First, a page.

Curated by: Giuliana Altea, Antonella Camarda
The first Lawrence Weiner’s project for Sardinia, at Museo Nivola, is a language-based sculptural installation that uses American English, Italian and Sardu to refer to the unrelenting force of the tide.
One of the most prominent artists emerging from the 1960s that gave us Conceptual Art and Arte Povera, Weiner began his exploration into the range of possibilities of using language as an artistic medium. In 1968 Weiner set out the basic parameters of his art in his Statement of Intent:
1. THE ARTIST MAY CONSTRUCT THE PIECE
2. THE PIECE MAY BE FABRICATED
3. THE PIECE NEED NOT BE BUILT
Each being equal and consistent with the intent of the artist the decision as to condition rests with the receiver upon the occasion of receivership
LANGUAGE + THE MATERIALS REFERRED TO is the medium Weiner lists within his practice. “The fact is – he states – they are sculptures, since they show the relationship of objects to objects and that is the idea and purpose of sculpture.” With this view, his work exists regardless of its physical existence.
Weiner’s works are descriptive rather than prescriptive. It doesn’t instruct the viewer to perform a particular action or interpret the piece in any unequivocal sense. To the contrary, it presents the viewer with an infinite number of meanings and equally infinite possibilities for realization.
ATTACHED BY EBB AND FLOW references the action of the oceans tides on the shore, relating to Costantino Nivola’s experience of exile and relocation and the island of Sardinia and that would include the migrant crisis and its attendant human destiny. Complete freedom of interpretation is offered to the viewer – any other way to present the work would be considered a “fascistic” imposition by the artist.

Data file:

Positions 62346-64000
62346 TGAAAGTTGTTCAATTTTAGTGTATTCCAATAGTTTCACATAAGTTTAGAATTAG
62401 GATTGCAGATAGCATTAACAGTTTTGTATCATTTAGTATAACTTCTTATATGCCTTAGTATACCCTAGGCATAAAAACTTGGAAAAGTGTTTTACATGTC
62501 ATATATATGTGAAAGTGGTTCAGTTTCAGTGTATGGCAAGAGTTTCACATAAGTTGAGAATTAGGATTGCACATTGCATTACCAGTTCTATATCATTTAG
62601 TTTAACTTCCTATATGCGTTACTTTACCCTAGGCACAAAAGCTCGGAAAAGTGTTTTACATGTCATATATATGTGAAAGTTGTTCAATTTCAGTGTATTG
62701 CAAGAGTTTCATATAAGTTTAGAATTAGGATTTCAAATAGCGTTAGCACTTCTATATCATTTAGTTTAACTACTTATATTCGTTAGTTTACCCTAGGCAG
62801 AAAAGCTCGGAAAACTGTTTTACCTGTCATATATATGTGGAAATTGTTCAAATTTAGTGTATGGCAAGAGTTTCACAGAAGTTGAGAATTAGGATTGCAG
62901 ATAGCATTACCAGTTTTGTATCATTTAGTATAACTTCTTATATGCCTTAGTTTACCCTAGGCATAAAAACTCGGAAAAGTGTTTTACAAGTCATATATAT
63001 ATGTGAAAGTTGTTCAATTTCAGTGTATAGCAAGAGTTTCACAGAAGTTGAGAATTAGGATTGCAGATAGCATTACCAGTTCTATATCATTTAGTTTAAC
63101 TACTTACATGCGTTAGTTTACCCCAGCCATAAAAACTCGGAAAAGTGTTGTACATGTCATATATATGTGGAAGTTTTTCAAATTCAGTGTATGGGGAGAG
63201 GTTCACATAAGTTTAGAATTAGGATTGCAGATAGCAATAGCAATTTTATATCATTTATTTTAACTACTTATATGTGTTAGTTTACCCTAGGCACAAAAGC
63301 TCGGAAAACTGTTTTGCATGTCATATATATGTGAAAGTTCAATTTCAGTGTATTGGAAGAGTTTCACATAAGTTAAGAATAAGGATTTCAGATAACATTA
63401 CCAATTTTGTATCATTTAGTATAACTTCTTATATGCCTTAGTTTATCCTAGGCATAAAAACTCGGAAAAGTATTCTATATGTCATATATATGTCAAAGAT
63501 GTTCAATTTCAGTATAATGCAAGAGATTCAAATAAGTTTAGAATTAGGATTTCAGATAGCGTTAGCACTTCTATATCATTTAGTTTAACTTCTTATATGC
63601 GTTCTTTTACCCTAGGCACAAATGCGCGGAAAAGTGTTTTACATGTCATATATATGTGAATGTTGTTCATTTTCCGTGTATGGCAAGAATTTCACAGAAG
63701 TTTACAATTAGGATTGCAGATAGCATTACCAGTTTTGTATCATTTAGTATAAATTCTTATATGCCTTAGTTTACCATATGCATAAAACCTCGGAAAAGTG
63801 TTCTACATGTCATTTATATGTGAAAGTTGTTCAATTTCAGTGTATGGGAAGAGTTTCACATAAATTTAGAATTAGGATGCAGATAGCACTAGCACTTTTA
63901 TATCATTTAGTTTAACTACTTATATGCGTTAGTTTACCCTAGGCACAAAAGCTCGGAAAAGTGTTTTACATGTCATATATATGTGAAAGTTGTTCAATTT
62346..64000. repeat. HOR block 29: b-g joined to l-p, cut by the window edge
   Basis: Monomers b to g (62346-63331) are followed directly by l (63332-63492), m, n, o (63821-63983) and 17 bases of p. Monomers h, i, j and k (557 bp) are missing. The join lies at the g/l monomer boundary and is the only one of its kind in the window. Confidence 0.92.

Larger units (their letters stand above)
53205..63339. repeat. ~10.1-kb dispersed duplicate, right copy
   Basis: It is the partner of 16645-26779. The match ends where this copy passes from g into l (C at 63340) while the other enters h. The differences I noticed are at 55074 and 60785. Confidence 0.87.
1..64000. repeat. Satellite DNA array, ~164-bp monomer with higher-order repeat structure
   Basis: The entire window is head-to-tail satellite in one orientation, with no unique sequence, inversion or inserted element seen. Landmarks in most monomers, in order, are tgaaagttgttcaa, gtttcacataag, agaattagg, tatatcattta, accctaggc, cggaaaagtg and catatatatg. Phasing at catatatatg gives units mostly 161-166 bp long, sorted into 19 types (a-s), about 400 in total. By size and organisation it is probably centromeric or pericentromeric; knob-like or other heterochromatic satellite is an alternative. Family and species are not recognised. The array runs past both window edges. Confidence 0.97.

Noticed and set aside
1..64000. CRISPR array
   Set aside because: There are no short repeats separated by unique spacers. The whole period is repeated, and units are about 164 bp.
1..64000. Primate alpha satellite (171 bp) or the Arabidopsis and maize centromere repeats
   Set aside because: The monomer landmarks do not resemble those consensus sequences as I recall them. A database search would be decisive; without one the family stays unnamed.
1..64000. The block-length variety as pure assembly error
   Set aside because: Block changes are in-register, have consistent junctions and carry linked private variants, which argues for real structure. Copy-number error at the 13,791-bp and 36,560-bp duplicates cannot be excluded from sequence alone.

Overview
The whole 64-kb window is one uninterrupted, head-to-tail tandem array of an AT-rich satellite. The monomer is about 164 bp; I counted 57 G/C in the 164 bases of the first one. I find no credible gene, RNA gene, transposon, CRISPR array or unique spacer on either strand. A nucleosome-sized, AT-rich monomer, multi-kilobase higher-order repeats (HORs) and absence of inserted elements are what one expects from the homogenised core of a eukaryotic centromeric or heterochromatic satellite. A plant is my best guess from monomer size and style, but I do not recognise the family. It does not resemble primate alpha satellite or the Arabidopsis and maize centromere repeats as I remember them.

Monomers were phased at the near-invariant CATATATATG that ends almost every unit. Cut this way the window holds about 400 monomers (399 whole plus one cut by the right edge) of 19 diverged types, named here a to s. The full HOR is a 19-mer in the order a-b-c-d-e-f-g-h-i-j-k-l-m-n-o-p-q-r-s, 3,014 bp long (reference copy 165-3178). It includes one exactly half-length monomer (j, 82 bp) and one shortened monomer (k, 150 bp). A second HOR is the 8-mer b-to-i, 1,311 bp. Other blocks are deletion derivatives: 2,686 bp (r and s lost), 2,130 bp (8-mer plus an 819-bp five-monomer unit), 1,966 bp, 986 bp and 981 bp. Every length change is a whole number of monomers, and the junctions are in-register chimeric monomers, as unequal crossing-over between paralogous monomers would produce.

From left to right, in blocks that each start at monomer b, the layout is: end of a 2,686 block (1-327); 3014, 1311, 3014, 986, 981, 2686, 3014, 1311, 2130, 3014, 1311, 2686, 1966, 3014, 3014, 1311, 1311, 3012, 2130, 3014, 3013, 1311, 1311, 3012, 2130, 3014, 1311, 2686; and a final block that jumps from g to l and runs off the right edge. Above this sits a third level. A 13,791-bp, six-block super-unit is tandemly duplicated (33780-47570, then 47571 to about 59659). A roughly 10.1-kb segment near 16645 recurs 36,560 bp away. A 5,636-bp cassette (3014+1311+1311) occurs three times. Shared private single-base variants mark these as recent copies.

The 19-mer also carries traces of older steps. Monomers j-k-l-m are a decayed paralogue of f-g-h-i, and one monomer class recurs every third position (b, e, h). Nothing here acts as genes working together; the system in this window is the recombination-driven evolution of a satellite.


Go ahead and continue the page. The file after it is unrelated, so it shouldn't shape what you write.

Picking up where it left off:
“The installation – says Antonella Camarda, director of the museum and co-curator of the show – is thus resonating with the context of the museum and the island, but not tied to it. Against the obsession for site-specificity that runs through many contemporary art practices, Weiner’s work tends to be universal in its appeal to human reason and feelings. A wall is a wall, whether in Orani or New York, as much as it is the structure that allows for the presentation of the work.”
On the walls of the exhibition pavilion – a nineteenth century building which was once the public wash-house of the village of Orani – Weiner’s work is reiterated, connotating the space and suggesting the continuous movement of water (or the repetitive movements of the women doing laundry).
American English, Italian, and Sardu spell the same sentence using different words and verbal constructs. The translation from one language to another and the simultaneous presentation of the three options meet the public’s needs for understanding, root the work in its specific context, and open more possibilities to read and interpret the work.
As the president of the Nivola Foundation and co-curator of the show Giuliana Altea puts it: “something is lost in translation, but much more is to be found. As an example, the first word, ATTACHED/ATTACCATO/ATTACCAU: while English discriminates between attached and attacked, Italian and Sardu don’t, immediately exposing the ambiguity and potential danger of physical closeness”.
With ATTACHED BY EBB & FLOW the museum, in keeping with the legacy of Nivola, continues to explore the possibilities of sculpture as an artistic medium. Agreeing with Lawrence Weiner that “art is the empirical fact of the relationships of objects to objects in relation to human beings & not dependent on historical precedents for either use or legitimacy”, with this show the Museo Nivola offers the public an invitation to contribute to, discuss, and rethink our cultural, social and political fields.